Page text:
One top gamer thinks so. Jane McGonigal has more accolades behind her name than the Kardashians have reality television shows. The fair-skinned, blue-eyed Ph.D is the Director of Games Research & Development at the Institute for the Future, based in Palo Alto, Calif.
On her website McGonigal says her top goal is to see a game developer win a Nobel Peace Prize. Really? There are gamers for peace? You bet.
Gamers Changing the World
McGonigal and a cluster of game developers have devoted a lot of their skills and energy in creating games that focus on humanitarian problems but also soliciting solutions. These gamers believe that by using the collective nature of game culture that we can solve some of the worlds most complex and intricate humanitarian problems.
McGonigal, who makes alternative reality games, partners with large international development organizations such as World Bank to create games that look at humanitarian crisis such as poverty and world hunger to create positive and lasting impacts.
Though we haven’t played any of McGonigal’s games we’re intrigued at the concept of using something a lot of parents say is a “time waster,” as a way to change the world.
Gamers Solving AIDS Enigma
The idea that games could provide solutions to humanitarian problems was thrust fully into the mainstream in a study published in 2011. That’s when video gamers took only 10 days to figure out an enzyme problem that had stumped AIDS experts for years.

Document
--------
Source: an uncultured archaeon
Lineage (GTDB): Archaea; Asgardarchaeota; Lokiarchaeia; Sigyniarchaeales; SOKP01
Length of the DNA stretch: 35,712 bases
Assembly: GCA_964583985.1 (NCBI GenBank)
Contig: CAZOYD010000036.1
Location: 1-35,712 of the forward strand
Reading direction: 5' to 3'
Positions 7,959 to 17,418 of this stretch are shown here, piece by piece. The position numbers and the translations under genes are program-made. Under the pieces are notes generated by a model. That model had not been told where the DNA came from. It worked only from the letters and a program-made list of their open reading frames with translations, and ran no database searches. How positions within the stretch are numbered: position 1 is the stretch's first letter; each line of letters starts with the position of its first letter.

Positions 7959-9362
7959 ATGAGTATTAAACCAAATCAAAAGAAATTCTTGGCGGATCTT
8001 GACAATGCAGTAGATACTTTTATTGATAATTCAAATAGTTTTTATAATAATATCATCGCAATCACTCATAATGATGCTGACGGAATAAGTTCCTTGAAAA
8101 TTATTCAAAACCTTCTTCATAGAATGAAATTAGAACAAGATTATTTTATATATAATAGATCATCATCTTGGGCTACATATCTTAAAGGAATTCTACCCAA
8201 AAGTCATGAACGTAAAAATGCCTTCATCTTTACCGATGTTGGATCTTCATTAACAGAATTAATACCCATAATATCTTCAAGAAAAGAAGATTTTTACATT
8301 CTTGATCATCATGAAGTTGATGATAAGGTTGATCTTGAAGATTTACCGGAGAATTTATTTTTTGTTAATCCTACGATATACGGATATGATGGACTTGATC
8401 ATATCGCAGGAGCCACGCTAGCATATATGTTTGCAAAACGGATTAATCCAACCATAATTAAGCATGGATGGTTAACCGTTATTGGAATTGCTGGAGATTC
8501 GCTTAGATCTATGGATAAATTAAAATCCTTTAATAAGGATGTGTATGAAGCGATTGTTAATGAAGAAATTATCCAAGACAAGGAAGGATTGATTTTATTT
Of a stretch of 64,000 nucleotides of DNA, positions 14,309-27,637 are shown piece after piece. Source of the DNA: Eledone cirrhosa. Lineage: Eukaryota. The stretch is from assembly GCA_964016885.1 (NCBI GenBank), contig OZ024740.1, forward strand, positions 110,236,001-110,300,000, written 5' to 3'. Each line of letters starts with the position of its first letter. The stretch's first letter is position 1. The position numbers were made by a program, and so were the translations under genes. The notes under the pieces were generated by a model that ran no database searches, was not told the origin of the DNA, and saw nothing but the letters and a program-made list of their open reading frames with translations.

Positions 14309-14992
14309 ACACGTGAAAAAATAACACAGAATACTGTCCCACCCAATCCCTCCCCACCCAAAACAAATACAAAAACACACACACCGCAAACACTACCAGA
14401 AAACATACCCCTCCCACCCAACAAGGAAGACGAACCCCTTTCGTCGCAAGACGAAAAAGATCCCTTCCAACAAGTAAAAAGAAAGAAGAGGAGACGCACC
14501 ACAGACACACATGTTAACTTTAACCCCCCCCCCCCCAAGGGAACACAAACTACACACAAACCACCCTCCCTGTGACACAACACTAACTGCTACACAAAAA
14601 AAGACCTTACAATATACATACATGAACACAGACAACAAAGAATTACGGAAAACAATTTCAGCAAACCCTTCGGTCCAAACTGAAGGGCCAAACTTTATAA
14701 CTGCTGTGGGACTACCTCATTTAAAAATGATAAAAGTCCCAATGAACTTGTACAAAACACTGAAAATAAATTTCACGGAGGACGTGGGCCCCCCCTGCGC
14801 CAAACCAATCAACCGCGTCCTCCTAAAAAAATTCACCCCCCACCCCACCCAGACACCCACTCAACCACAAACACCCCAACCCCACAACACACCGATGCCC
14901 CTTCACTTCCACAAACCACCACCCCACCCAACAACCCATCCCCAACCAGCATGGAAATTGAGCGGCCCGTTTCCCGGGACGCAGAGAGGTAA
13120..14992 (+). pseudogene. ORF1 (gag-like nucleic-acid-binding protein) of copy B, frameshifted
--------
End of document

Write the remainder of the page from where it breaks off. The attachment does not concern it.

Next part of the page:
The story is amazing.
Years ago researchers at the University of Washington built a computer program that sought to build the three-dimensional shapes of proteins, a key component in trying to find cures to debilitating diseases such as HIV, malaria and cancer. Called rosetta@home, the researchers asked people to download the program on their home computer and allow it to run when the computers were idle. The program would run, unassisted, trying out millions of possible ways to fold the protein.
People downloaded the program, but they also complained that the computer was “doing it wrong.”
Researchers say people called them with suggestions on how the protein shapes could be twisted and changed into different structures, folds that the computer program hadn’t done. People used their innate spatial reasoning skills to predict the protein folds, folds the computer program had missed.
University of Washington researchers, listening to the people, created a “game,” where people could shape the proteins while in competition with each other. The game, called Foldit, is a free online game which asks them to shape, wiggle or tug at a protein structure to force it to twist into its most natural state. More than 50,000 people are playing the online game.
Using Foldit, online gamers, most of them not scientists, were able to create a protein model of the Mason-Pfizer monkey virus (M-PMV) that mirrored structures observed by scientists. This protein plays a pivotal role in the multiplication of the HIV virus. Knowing its structure can lead to virus-blocking drugs that could potentially stop the enzyme from replicating. About the discovery Foldit co-founder Seth Cooper said:
“People have spatial reasoning skills, something computers are not yet good at. Games provide a framework for bringing together the strengths of computers and humans. The results in this week’s paper show that gaming, science and computation can be combined to make advances that were not possible before.
Play and Change the World
Here are some links to games you can play that focus on world issues. Who knows? You just may get the high score and change the world!